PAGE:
Playing XIs

India: Virat Kohli*, Murali Vijay, Lokesh Rahul, Cheteshwar Pujara, Ajinkya Rahane, Karun Nair, Ravichandran Ashwin, Wriddhiman Saha (WK), Ravindra Jadeja, Ishant Sharma, and Umesh Yadav

Australia: Steve Smith*, David Warner, Matthew Renshaw, Shaun Marsh, Peter Handscomb, Glenn Maxwell, Matthew Wade (WK), Pat Cummins, Steve O’Keefe, Nathan Lyon, and Josh Hazlewood

India vs Australia 3rd Test scores: Australia 451 all-out and 204/6; India 603/9 declared

Match result: The third Test between India and Australia ended in a draw, as Australia batted out the whole of day five, losing just four wickets. Cheteshwar Pujara was awarded the man-of-the-match for his marathon-esque knock of 202 (525).

Australia’s Batting 1st Innings
Batsmen and dismissal Runs scored No. of 4s No. of 6s Strike rate
Matthew Renshaw

caught Kohli, bowled Umesh

44 (69) 7 0 63.76
David Warner

caught and bowled Jadeja

19 (26) 2 0 73.07
Steve Smith

not out

178* (361) 17 0 49.30
Shaun Marsh

caught Pujara, bowled Ashwin

2 (8) 0 0 25.00
Peter Handscomb

leg before wicket Umesh

19 (47) 2 0 40.42
Glenn Maxwell

caught Saha, bowled Jadeja

104 (185) 9 2 56.21
Matthew Wade

caught Saha, bowled Jadeja

37 (50) 6 0 74.00
Pat Cummins

bowled Jadeja

0 (2) 0 0 0.00
Steve O’Keefe

caught Vijay, bowled Yadav

25 (71) 5 0 35.21
Nathan Lyon

caught Nair, bowled Jadeja

1 (6) 0 0 16.66
Josh Hazlewood

run out Rahul/Jadeja

0 (2) 0 0 0.00
Extras 22 (9 byes, 11 leg byes and 2 no-balls)
Australia’s total 451 all out in 137.3 overs, at 3.28 runs per over
Australia’s fall of wickets 50/1 (Warner, 9.4), 80/2 (Renshaw, 22.3), 89/3 (S Marsh, 25.1), 140/4 (Handscomb, 42.2), 331/5 (Maxwell, 101.2), 395/6 (Wade, 115.4), 395/7 (Cummins, 115.6), 446/8 (O’Keefe, 134.3), 449/9 (Lyon, 135.6), and 451/10 (Hazlewood, 137.3)
India’s Bowling 1st Innings
Bowlers Overs Maidens Runs conceded Wickets taken Economy rate
Ishant Sharma 20 2 70 0 3.50
Umesh Yadav 31 3 106 3 3.41
Ravichandran Ashwin 34 2 114 1 3.35
Ravindra Jadeja 49.3 8 124 5 2.51
Murali Vijay 3 0 17 0 5.66
      India’s Batting 1st Innings (trail by 451 runs)
Batsmen and dismissal Runs scored No. of 4s No. of 6s Strike rate
Lokesh Rahul

caught Wade, bowled Cummins

67 (102) 9 0 65.68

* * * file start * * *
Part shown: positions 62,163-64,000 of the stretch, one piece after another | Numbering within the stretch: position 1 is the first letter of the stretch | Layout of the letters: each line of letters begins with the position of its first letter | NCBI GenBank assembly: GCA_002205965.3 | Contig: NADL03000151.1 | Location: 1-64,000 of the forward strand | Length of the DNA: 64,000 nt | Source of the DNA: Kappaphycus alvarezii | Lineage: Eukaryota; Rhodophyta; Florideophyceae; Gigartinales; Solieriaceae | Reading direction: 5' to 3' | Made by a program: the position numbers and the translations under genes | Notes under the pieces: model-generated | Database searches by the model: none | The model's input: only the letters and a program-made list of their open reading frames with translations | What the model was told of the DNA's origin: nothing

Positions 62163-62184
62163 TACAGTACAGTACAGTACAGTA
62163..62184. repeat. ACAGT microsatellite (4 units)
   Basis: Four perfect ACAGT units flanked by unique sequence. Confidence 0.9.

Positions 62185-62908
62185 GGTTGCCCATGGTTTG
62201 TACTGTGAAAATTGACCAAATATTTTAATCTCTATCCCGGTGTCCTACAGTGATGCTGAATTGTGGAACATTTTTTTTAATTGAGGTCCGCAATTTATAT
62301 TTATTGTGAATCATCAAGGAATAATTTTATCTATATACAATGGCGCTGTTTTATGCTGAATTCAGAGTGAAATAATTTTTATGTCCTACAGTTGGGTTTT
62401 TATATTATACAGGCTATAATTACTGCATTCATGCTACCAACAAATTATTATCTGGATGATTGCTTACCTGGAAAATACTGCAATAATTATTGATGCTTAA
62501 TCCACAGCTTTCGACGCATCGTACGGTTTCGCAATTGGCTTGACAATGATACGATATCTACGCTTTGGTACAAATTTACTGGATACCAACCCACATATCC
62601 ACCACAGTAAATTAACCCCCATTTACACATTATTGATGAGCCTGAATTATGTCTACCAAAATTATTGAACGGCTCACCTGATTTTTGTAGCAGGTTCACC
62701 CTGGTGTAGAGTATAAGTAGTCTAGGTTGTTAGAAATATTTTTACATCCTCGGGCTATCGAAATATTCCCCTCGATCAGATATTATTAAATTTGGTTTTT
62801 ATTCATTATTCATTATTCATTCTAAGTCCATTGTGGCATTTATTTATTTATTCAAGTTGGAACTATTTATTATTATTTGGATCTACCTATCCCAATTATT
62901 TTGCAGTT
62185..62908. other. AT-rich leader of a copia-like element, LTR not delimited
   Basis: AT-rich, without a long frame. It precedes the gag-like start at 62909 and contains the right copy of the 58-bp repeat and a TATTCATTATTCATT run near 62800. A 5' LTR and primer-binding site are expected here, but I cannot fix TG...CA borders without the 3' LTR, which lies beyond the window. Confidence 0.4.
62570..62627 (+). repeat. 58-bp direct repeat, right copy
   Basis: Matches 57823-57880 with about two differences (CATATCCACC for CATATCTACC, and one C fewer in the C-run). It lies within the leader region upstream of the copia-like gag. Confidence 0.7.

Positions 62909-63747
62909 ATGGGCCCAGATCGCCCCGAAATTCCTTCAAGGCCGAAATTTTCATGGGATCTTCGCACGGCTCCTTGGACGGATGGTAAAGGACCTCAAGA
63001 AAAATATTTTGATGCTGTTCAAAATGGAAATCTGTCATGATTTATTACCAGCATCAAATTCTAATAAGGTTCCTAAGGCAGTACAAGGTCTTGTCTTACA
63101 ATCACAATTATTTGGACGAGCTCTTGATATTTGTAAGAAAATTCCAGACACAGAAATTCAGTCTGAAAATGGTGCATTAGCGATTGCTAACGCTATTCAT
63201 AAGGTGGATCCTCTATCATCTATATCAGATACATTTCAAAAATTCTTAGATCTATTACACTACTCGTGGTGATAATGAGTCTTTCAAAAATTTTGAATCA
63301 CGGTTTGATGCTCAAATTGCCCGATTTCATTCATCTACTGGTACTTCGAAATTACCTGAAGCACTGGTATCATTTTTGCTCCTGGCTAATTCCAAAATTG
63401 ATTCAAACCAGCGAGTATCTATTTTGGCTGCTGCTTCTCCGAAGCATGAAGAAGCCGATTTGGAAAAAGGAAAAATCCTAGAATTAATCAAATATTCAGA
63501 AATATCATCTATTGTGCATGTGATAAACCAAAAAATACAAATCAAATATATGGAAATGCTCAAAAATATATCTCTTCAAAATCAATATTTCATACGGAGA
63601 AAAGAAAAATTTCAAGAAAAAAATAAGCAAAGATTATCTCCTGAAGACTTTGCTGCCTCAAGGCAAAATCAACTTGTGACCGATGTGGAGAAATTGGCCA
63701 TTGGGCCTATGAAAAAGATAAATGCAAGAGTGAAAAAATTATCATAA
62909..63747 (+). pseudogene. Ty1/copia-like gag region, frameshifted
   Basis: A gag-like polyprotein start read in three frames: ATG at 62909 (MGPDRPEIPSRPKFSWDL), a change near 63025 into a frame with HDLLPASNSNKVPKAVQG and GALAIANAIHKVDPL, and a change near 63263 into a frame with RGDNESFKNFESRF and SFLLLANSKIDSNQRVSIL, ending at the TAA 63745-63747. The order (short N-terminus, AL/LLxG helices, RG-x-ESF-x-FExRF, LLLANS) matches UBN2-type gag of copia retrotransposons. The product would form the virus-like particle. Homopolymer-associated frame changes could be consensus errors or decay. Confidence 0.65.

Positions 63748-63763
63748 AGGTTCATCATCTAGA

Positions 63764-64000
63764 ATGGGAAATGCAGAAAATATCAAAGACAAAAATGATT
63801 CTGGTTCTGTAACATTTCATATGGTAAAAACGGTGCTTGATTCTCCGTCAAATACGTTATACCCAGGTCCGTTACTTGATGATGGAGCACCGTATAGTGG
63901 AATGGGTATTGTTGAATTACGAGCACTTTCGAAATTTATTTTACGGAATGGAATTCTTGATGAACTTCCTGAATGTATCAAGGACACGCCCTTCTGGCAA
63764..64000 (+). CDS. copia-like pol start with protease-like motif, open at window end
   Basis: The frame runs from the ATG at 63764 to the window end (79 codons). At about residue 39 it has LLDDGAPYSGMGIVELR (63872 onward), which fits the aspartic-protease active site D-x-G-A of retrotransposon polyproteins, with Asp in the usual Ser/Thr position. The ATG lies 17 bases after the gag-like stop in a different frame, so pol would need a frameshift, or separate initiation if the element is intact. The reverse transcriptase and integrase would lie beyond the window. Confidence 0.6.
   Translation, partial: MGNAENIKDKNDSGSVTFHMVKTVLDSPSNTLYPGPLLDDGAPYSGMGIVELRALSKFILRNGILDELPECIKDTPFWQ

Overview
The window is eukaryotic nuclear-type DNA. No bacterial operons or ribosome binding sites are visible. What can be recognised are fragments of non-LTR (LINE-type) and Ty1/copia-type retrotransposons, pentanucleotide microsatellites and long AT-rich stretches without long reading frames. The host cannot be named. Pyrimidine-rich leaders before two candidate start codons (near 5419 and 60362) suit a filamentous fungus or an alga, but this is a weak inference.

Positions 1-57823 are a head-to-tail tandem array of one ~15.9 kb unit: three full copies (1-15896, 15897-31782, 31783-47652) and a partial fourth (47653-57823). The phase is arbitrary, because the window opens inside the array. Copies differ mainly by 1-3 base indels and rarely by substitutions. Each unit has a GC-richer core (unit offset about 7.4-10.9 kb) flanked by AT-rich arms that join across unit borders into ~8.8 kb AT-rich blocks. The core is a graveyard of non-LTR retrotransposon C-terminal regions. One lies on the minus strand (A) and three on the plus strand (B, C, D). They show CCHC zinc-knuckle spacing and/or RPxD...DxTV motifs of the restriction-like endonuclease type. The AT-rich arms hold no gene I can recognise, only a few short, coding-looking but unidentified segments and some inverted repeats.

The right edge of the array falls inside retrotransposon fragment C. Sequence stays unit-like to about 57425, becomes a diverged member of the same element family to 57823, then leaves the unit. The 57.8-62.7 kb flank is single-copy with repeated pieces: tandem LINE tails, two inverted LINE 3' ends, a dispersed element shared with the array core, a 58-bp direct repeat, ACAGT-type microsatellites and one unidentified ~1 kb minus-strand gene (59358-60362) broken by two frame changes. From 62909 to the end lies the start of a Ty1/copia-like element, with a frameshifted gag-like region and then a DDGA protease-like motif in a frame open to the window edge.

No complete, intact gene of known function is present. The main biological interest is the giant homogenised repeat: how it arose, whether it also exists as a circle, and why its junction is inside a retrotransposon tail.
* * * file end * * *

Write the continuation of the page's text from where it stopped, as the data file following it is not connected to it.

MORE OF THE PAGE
Murali Vijay

stumped Wade, bowled O’Keefe

82 (183) 10 1 44.80
Cheteshwar Pujara

caught Maxwell, bowled Lyon

202 (525) 21 0 38.47
Virat Kohli

caught Smith, bowled Cummins

6 (23) 0 0 26.08
Ajinkya Rahane

caught Wade, bowled Cummins

14 (33) 2 0 42.42
Karun Nair

bowled Hazlewood

23 (47) 2 0 48.93
Ravichandran Ashwin

caught Wade, bowled Cummins

3 (22) 0 0 13.63
Wriddhiman Saha

caught Maxwell, bowled O’Keefe

117 (233) 8 1 50.21
Ravindra Jadeja

not out

54 (55) 5 2 98.18
Umesh Yadav

caught Warner, bowled O’Keefe

16 (33) 2 0 48.48
Ishant Sharma

not out

0 (4) 0 0 0.00
Extras 19 (14 byes and 5 leg byes)
India’s total 603/9 declared in 210 overs, at 2.87 runs per over
India’s fall of wickets 91/1 (KL Rahul, 31.2), 193/2 (Vijay, 70.4), 225/3 (Kohli, 80.3), 276/4 (Rahane, 91.2), 320/5 (Nair, 107.4), 328/6 (Ashwin, 115.4), 527/7 (Pujara, 193.2), 541/8 (Saha, 196.1), and 595/9 (Umesh, 208.2)
Australia’s Bowling 1st Innings
Bowlers Overs Maidens Runs conceded Wickets taken Economy rate
Josh Hazlewood 44 10 103 1 2.34
Pat Cummins 39 10 106 4 2.71
Steve O’Keefe 77 17 199 3 2.58
Nathan Lyon 46 2 163 1 3.54
Glenn Maxwell 4 0 13 0 3.25
Australia’s Batting 2nd Innings (trail by 152 runs)
Batsmen and dismissal Runs scored No. of 4s No. of 6s Strike rate
David Warner

bowled Jadeja

14 (16) 3 0 87.50
Matthew Renshaw

leg before wicket Ishant

15 (84) 1 0 17.85
Nathan Lyon

bowled Jadeja

2 (7) 0 0 28.57
Steve Smith

bowled Jadeja

21 (68) 2 0 30.88
Shaun Marsh

caught Vijay, bowled Jadeja

53 (197) 7 0 26.90
Peter Handscomb

not out

72 (200) 7 0 36.00
Glenn Maxwell

caught Vijay, bowled Ashwin

2 (15) 0 0 13.33
Matthew Wade

not out

9 (16) 2 0 56.25
Extras 16 (3 no-balls, 9 byes and 4 leg byes)
Australia’s total 204/6 in 100 overs, at 2.04 runs per over
Australia’s fall of wickets 17/1 (Warner, 5.1), 23/2 (Lyon, 7.2), 59/3 (Renshaw, 28.4), 63/4 (Smith, 29.1), 187/5 (S Marsh, 91.2), and 190/6 (Maxwell, 94.4)
Batsmen who didn’t bat Pat Cummins, Steve O’Keefe and Josh Hazlewood
India’s Bowling 2nd Innings
Bowlers Overs Maidens Runs conceded Wickets taken Economy rate
Ravichandran Ashwin 30 10 71 1 2.36
Ravindra Jadeja 44 18 54 4 1.22
Umesh Yadav 15 2 36 0 2.40
Ishant Sharma 11 0 30 1 2.72